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De Montfort University

Interior Design MDes

UCAS Code: W253

Master of Design - MDes

Entry requirements


A level

A*-C

in Art and Design

International Baccalaureate Diploma Programme

28

including Art and Design

Pearson BTEC Level 3 National Extended Diploma

DDM

in an Art and Design related subject

UCAS Tariff

120

- From at least 2 A Levels and including grade C or above in Art and Design - Art and Design Foundation accepted - Applicants must also have a satisfactory portfolio - Five GCSEs grades A*-C (9-4) including English Language or Literature

83%
Applicants receiving offers

You may also need to…

Attend an interview

Present a portfolio

About this course


Course option

4years

Full-time | 2018

Subject

Design studies

Interior Design MDes (Masters of Design) is a four year Master’s-level course that puts you on the fast track to become a senior designer, consultant or manager. Interior Design develops your ability to manipulate and divide volume and space within interior environments, while building your awareness of community, social and global issues. The course covers all aspects of interior architecture and spatial design with an emphasis on individual development and creativity. As part of the MDes you will further develop your research skills and undertake a work placement that leads to a significant design project.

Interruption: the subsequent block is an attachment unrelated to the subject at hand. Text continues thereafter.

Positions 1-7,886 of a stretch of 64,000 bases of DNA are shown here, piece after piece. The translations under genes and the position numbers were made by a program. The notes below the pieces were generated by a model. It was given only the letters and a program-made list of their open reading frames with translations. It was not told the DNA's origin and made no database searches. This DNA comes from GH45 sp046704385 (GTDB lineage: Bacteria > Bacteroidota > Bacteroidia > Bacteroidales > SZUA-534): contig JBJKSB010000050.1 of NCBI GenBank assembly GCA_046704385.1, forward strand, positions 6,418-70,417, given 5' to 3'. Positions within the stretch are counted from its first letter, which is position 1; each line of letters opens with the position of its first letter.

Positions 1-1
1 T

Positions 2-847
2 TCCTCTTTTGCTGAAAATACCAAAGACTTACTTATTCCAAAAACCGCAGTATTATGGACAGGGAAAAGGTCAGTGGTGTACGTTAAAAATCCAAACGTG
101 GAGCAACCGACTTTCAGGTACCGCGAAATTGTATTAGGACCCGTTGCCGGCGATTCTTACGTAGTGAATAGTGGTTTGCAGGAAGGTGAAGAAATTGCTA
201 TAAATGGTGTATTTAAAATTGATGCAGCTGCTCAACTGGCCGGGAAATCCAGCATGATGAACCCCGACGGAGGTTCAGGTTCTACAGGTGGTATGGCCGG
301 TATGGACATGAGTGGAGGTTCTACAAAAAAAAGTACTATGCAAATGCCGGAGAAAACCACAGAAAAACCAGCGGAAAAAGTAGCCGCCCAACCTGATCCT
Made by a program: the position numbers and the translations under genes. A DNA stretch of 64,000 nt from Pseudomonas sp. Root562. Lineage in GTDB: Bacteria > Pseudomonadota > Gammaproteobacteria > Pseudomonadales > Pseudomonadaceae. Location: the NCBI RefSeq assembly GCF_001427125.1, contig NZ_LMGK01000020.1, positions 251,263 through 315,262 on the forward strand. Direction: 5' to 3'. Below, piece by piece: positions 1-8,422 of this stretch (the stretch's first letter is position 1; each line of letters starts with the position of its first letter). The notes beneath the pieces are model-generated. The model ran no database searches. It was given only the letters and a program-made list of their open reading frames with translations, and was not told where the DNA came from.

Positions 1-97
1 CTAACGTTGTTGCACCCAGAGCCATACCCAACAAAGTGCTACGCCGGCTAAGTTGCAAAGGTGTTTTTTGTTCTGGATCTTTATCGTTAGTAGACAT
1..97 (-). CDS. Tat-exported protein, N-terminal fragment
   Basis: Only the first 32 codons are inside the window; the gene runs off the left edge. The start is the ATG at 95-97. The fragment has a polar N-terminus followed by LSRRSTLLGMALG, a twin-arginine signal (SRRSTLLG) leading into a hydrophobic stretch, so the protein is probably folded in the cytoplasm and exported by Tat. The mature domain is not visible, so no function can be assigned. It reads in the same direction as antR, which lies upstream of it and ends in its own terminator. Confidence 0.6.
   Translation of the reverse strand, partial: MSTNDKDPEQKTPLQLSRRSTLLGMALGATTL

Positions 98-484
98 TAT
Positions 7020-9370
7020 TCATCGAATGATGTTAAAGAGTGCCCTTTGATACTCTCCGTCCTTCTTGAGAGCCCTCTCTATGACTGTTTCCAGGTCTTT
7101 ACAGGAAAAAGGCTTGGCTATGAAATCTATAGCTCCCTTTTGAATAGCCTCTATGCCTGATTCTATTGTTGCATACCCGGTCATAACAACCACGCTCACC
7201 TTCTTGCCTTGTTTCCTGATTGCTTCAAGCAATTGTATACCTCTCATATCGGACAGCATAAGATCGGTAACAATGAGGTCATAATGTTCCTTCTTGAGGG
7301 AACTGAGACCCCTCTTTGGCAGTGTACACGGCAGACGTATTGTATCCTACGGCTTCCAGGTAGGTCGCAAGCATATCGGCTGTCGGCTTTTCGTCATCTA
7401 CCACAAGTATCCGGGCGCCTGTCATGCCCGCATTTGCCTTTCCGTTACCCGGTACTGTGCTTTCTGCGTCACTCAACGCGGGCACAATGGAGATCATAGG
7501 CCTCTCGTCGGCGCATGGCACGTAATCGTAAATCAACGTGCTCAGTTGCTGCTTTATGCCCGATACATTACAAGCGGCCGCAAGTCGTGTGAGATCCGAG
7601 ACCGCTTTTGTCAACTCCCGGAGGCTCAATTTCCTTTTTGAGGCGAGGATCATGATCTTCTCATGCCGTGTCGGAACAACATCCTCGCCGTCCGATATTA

Modules

Year One
• Visual Communication
• Foundations of Design 1 (Term 1)
• Foundations of Design 2 (Term 2)
• Construction Technology
• Heritage, Culture and Context

Year Two
• Principles of Visual Communication
• Principals of Design 1
• Principals of Design 2
• Principals of Construction Technology and Practice
• Heritage, Culture and Context 2

Year Three
• Advanced Visual Communication
• Advanced Design in Practice
• Research in Design
• Advanced Construction Technology and Practice

Year Four
• Digital Design Futures 1
• Interior Design in Practice
• Digital Design Futures 2
• Professional Practice

Assessment methods

Coursework is the main method of learning and assessment, for which you have continuous support from staff and technicians drawn from a range of relevant professional working backgrounds. Lectures, seminars and practical tutorials support the coursework, providing a broad approach to the design process. Assessment is through coursework (presentations, essays and reports).